Last year, the Browns threw 609 passes (ignoring sacks), the 11th most in the NFL. If you expect Cleveland to be bad again this year — which just about everybody does — that number may only go up. In 2013, Cleveland threw 679 times, as Josh Gordon and Jordan Cameron had breakout years.1 Gordon is a key variable here, of course: his status for the 2016 season remains up in limbo and is in the commissioner’s discretion. [click to continue…]
Testing the Tape
Projecting a player’s NFL potential from his college football performance is something like predicting a player’s potential as a tennis pro from his performance in the collegiate racquetball club. Sure, there’s correlation, but the variance in level of competition and style of play create ample noise. No wonder folks on Twitter spend hours debating hand size: at least it’s a standardized measure, and it’s not obviously worse than things like collegiate yards per carry.
The better approach is film study. Unfortunately, I’m not any good at it. Indeed, I don’t even know how to tell whether anyone else is any good at it. But that’s a problem we can attack. And the natural starting point is Matt Waldman’s Rookie Scouting Portfolio (RSP), which has the benefits of quantified observations, independent analysis, and a 10-year history.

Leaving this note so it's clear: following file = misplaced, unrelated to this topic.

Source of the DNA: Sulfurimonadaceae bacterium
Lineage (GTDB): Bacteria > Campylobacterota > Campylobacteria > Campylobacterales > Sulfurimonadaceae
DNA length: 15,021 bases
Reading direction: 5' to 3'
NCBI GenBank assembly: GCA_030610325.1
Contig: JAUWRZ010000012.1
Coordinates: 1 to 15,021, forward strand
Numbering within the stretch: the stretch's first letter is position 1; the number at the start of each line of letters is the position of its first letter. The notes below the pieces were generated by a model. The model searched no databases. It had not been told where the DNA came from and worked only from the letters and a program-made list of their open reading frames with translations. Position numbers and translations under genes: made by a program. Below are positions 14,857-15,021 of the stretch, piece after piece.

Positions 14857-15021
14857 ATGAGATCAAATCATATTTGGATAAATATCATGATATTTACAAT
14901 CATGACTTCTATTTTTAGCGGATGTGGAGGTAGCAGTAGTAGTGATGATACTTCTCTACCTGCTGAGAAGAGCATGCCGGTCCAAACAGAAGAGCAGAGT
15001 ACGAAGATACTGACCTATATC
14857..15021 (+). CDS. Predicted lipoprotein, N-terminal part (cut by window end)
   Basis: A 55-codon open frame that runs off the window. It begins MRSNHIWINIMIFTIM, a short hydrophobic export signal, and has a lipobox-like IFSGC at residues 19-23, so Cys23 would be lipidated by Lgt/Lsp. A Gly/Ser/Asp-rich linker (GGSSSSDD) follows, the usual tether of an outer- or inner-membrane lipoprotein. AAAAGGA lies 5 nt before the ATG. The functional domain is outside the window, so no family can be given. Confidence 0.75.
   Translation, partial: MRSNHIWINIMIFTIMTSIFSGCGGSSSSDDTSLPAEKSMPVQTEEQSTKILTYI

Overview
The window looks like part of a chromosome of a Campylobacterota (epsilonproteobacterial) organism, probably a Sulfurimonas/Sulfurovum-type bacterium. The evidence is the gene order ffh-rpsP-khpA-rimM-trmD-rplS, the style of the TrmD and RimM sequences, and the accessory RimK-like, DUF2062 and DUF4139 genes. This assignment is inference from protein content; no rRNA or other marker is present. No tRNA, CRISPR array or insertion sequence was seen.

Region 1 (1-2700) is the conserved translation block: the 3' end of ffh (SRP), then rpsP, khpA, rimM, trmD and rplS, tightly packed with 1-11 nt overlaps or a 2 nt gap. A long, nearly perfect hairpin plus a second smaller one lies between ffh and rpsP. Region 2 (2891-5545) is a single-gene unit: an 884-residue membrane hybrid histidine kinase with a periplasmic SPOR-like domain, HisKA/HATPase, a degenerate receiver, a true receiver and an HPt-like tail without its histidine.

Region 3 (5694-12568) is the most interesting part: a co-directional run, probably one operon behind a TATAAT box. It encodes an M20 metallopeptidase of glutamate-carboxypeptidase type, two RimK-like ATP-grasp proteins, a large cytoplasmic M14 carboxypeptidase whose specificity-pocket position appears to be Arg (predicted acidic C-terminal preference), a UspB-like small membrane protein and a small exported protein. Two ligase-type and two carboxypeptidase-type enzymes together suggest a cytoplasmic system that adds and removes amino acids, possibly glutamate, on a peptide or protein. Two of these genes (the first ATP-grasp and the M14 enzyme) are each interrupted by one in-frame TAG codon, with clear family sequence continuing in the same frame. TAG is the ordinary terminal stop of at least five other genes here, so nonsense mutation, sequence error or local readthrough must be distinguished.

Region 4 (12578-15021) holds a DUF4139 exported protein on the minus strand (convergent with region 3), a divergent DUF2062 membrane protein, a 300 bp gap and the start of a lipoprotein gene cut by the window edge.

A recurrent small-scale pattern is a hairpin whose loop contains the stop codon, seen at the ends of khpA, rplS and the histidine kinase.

The RSP includes a checklist of observed skills and abilities, including things like “Runs behind pads/Good pad level” and “Catches ball with proper hands technique.” The RSP assigns a weight to each and combines them into what I’ll call trait scores (i.e., “Power” and “Balance”) and an overall score.
Note the three steps to this process: (1) observing the skills and abilities; (2) assessing the importance of observed skills and abilities to each trait; and (3) assessing the importance of each trait to a player’s overall ability. The first step is off limits: we’ll take the observations as given. But the others are fair game: we have the tools to use Waldman’s observations, plus a little math, to build a traits-based model for predicting a prospect’s success. [click to continue…]